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The Tachymeter Bezel
After diving and GMT bezels, the tachymeter bezel is possibly the most popular type.
Unlike those other two, tachymeter bezels are non-rotatable (called fixed), and are used in conjunction with a chronograph—a mechanical stopwatch.
Featuring ascending markings going counterclockwise around the outside, the function of a tachymeter is to allow the wearer to determine an unknown speed or distance, and combine it with elapsed time.
As such, they were originally found on motor racing watches in the days before electronic timing apparatus. But perhaps the best known example is on the Omega Speedmaster, the first watch on the moon.
Using a tachymeter bezel is relatively simple. If you want to know how quickly you cover a mile, for instance, you start the timer as you set off and stop it again once you have reached the distance. It is then merely a case of reading off the number on the bezel that the seconds hand is indicating. So, if it took 40 seconds to go the mile, the logarithmic scale on the surround tags your speed at 90mph, or km/h if that is how the measure is set up.
Likewise, if you want to know how far you have travelled in a set time, you just need to know the speed you are going. If you are driving at 100mph, you set the chronograph off at 0, wait until the hand aligns with the 100 position on the bezel (a little after the seven o’clock) and you know you have travelled one mile, providing your speed remained constant.
In that way, tachymeters can be used to keep track of just about anything, so long as it occurs in that period of between around 10 seconds to one minute.
One such variation is the pulsometer, used by medical professionals. A specially calibrated tachymeter is used to measure the number of a patient’s heartbeats over a given time. They are sometimes found on the same watch as an Asthmometer, which determines respiratory rate in a similar way.
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The Slide Rule Bezel
A slide rule bezel is unusual in that it operates separately from the watch’s hands and is a calculation device in its own right.
A once indispensible tool, particularly for professional pilots, it is most famously found on Breitling’s Navitimer and can be used to make rapid computations by means of its two mathematical scales.
The first is marked on the rotating outer bezel, the second printed on the perimeter of the dial itself. Working together, they can be used to perform basic multiplications and divisions, measure airspeed, calculate fuel consumption, convert miles to kilometers and a host of other vital requirements.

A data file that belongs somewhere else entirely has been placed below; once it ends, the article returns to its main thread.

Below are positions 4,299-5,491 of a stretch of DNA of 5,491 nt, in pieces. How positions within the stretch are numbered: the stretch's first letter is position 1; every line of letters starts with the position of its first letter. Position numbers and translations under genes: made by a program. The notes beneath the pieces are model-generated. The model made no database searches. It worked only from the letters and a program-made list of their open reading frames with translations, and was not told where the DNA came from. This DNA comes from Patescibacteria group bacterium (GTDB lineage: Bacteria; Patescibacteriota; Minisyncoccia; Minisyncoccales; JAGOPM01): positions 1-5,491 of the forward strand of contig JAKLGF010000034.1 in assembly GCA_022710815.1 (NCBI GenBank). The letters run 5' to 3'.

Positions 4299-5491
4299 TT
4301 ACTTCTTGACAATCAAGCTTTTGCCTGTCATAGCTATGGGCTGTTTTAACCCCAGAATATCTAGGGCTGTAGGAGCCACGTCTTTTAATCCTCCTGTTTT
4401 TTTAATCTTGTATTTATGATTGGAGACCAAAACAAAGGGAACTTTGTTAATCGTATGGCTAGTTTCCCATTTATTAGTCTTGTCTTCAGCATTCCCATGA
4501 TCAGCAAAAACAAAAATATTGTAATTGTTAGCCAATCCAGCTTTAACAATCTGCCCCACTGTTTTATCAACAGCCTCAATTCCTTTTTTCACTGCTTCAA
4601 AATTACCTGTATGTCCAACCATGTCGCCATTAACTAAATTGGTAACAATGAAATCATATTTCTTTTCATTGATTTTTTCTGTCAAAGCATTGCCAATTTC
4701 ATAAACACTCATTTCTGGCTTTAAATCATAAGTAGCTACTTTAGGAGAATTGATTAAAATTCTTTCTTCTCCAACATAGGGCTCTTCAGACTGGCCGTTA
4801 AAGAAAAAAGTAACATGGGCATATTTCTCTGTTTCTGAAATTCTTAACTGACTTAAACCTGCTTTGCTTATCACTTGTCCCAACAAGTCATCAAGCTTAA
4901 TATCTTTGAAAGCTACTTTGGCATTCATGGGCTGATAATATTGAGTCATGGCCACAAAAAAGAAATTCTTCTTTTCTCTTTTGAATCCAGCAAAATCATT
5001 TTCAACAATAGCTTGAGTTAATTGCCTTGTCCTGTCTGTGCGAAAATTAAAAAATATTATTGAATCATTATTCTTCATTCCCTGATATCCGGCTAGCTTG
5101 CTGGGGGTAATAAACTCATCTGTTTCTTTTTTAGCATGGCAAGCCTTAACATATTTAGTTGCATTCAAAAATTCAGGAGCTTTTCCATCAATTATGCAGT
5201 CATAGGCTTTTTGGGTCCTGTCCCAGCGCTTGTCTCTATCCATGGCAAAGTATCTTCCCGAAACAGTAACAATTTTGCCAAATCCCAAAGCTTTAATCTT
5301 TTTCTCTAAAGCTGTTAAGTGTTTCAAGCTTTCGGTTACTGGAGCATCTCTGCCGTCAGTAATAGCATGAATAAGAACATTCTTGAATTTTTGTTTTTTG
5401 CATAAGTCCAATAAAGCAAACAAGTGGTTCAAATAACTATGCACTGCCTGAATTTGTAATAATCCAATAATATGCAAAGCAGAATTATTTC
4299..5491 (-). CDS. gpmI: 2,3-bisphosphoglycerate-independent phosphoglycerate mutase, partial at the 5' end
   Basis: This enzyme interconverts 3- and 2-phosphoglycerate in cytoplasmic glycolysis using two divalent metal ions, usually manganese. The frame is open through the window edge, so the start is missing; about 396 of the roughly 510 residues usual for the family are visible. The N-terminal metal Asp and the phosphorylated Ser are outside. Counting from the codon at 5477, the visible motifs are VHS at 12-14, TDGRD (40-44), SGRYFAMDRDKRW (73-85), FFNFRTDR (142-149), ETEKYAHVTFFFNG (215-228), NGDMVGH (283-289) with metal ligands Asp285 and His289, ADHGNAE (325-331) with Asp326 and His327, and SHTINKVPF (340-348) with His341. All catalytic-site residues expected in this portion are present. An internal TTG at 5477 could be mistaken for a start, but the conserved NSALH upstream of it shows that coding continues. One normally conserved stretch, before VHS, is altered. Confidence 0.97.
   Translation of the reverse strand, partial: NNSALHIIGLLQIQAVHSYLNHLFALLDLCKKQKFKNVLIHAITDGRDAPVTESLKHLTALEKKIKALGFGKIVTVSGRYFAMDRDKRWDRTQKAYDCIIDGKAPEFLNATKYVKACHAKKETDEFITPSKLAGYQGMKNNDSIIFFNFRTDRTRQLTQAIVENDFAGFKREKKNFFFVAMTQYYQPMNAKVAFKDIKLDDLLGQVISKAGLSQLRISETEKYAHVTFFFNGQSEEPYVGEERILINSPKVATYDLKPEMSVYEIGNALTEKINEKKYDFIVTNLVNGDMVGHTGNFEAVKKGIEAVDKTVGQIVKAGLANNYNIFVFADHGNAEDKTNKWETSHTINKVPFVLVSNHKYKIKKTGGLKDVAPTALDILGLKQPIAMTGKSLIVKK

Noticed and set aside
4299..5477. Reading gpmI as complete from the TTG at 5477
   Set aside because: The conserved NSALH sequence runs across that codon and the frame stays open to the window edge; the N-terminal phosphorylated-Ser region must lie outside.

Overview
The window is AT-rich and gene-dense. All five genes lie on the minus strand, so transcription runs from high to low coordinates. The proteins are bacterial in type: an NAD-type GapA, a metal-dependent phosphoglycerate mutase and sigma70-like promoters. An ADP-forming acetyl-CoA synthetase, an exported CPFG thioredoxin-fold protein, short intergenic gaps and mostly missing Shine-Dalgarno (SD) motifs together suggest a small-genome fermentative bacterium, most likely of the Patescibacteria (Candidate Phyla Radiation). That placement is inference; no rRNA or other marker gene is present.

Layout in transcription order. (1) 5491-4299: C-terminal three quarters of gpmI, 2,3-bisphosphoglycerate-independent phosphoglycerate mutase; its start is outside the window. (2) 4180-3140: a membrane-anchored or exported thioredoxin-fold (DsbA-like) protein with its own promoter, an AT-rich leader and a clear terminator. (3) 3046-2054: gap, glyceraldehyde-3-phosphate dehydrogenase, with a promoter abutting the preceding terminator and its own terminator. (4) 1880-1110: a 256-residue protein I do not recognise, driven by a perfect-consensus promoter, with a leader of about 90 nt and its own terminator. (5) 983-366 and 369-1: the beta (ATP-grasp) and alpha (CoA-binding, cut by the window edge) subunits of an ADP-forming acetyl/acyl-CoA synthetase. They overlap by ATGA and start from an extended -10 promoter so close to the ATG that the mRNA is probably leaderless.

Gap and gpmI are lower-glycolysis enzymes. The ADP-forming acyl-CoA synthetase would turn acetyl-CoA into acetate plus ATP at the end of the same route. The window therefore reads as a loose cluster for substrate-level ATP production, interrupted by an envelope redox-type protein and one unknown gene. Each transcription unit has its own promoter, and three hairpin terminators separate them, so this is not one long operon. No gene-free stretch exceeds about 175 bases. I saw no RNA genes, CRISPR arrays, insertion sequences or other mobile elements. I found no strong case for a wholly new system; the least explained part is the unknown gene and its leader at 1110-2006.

An extremely complex looking instrument, slide rules take some getting used to, but the simplest functions can be picked up quickly. If you just wanted to multiply 16 x 14, for any reason, you would turn the outer bezel until the 16 lines up with the number 10 on the inner scale (10 is used as the base conversion factor, or reference point). It is then just a case of finding the number 14 on that same interior scale and reading off the number underneath, in this example 224.
Divisions can be performed in a similar way, but beyond that it is usually necessary to spend some time learning the various methods.
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The Compass Bezel
Generally speaking, any mechanical watch can be used as a compass. In a pinch, if you hold the watch horizontal and aim the hour hand at the sun, the point between the hand and the 12 o’clock index is south, if you are in the northern hemisphere. If you are in southern hemisphere, you can employ the same method but use the 6 o’clock index rather than the 12.
However, there are watches which have compass points engraved on the bezel which simplify the whole thing.
Using the basic technique from above, you simply rotate the surround until the South mark is halfway between the hour hand and the 12 marker. Then align the hour hand with the sun and you can read off the various cardinal points on the bezel.
It is far from the most accurate system for orientation, and is very much a backup should all others fail, but it is a useful standby. It is recommended to recheck your direction every hour to keep on course.
That’s our rundown of the most common and popular types of bezel. They have become a multifaceted element on a number of watches, and even if there usefulness has been superseded by a swarm of electronics in recent years, they retain an old school analogue charm that is hard to beat.